Beware: Chaotic Situation For Transit Passengers In Beijing – Plan Generous Connection Time!


After frequently arriving as well as transiting at Beijing’s Capital Airport in the past few weeks it became clear that for whatever reason the situation (especially for transit passengers) is out of control.

PEK Airport Transit

International transit passengers in Beijing have to undergo a passport check (including stamping) as well as security procedures before they can enter the departure area.

Both of these facilities are not sufficiently staffed in the past two months or so. Transiting in Beijing has never been a comfortable experience but after these recent developments people are in real danger of missing their flights.

It’s not uncommon that only one of the two transit counters is open and at the same time only one officer is on duty stamping and checking the passports of the transit passengers. Mind you, this takes only a little bit less time than an entire immigration procedure.

Three days ago I was arriving from Bangkok in the early morning hours (~ 7am) and the lineup of transit passengers for that one counter stretched through the entire length of the arrivals area. I’d estimate the number of people to be between 400-500. And one officer on duty to handle all these passengers.

I myself was in Line for a 72h Visa Free Transit Stamp (also only one officer) and this took roughly 50 minutes wait, mainly due to the fact that 80% of the people in front of me didn’t have their arrival documents filled out. Instead of sending them to the back end of the line the officer allowed them to fill them out at his counter. Good job comrade! Anyway the point is that in this 50 minutes of waiting the lineup for the transit passengers barely moved.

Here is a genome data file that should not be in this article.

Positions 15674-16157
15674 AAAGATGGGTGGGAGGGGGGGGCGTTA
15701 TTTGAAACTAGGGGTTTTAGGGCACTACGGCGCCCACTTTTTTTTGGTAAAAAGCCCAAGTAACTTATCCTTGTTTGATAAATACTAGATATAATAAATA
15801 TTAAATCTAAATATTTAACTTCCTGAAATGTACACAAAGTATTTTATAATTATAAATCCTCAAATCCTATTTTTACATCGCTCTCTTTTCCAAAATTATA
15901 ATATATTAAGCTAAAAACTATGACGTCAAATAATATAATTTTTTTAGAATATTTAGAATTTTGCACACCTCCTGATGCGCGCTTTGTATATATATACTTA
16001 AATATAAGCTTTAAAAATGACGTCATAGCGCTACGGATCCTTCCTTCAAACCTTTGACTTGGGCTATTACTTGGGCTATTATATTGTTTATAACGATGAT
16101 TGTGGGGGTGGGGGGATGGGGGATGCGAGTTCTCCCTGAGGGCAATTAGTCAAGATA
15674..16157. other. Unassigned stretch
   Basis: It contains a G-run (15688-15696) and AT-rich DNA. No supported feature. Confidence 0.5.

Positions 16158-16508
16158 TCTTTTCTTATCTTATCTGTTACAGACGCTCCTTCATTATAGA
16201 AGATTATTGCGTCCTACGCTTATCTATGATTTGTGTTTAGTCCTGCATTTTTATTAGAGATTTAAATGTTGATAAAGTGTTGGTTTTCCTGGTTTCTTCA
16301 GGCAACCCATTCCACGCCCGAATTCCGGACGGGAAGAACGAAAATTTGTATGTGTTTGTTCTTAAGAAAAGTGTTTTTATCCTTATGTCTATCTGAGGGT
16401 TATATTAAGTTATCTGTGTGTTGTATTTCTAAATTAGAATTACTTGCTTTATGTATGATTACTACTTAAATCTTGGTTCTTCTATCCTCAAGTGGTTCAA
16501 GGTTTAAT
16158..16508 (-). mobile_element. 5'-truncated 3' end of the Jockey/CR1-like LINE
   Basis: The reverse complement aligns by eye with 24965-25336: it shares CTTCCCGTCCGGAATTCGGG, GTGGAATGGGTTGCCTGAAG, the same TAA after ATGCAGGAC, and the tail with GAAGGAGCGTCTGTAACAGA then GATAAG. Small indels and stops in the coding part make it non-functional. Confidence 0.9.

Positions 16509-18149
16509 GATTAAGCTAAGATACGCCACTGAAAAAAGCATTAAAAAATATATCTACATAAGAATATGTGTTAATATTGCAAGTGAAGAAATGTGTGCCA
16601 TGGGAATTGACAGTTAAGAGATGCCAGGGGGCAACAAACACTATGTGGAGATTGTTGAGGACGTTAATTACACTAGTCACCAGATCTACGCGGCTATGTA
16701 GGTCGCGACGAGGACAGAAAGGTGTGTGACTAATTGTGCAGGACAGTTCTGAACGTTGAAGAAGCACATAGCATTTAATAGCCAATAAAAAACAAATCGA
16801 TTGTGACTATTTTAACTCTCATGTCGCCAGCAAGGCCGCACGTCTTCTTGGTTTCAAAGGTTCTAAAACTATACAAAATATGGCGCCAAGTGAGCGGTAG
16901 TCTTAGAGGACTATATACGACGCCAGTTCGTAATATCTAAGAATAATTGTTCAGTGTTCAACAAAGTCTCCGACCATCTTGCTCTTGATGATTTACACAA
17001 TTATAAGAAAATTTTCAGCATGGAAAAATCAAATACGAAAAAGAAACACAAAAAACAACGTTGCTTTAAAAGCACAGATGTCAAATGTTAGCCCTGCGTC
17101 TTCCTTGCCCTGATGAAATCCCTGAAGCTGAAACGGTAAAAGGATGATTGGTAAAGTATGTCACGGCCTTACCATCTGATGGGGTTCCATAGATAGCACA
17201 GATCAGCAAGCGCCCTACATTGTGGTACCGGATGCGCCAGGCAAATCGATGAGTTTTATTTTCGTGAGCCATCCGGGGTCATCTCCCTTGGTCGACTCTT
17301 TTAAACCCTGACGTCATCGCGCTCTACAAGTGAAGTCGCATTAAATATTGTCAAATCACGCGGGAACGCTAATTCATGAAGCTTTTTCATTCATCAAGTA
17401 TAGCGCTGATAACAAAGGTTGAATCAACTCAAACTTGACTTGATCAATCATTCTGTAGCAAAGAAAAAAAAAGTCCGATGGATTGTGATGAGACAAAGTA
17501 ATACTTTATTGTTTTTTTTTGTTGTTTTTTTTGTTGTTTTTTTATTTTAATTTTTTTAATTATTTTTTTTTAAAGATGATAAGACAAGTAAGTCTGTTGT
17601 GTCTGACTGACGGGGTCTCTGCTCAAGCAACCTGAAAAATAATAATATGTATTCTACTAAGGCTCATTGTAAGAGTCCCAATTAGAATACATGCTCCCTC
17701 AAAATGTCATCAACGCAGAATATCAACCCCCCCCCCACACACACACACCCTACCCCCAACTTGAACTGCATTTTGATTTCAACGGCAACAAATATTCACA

Instead of helping their colleagues to handle the transit passengers, the officers of the regular immigration line disappeared into the break room as soon as their lines were empty.


Air China tries to gain market share and increase their business by offering attractive fares and in cooperation with the Chinese government extending their Visa Free Transit Program.

In my opinion they should start organizing their Customs and Border Protection procedure dramatically if they want to succeed with getting passengers to voluntarily transit through Beijing or spend a few days there. The current situation is unacceptable and I can’t see passengers book a connection through Beijing again if this is the new normality now.

Should your future travel involve a transit there I recommend to plan sufficient and generous connection time in order to avoid issues such as outlined above.

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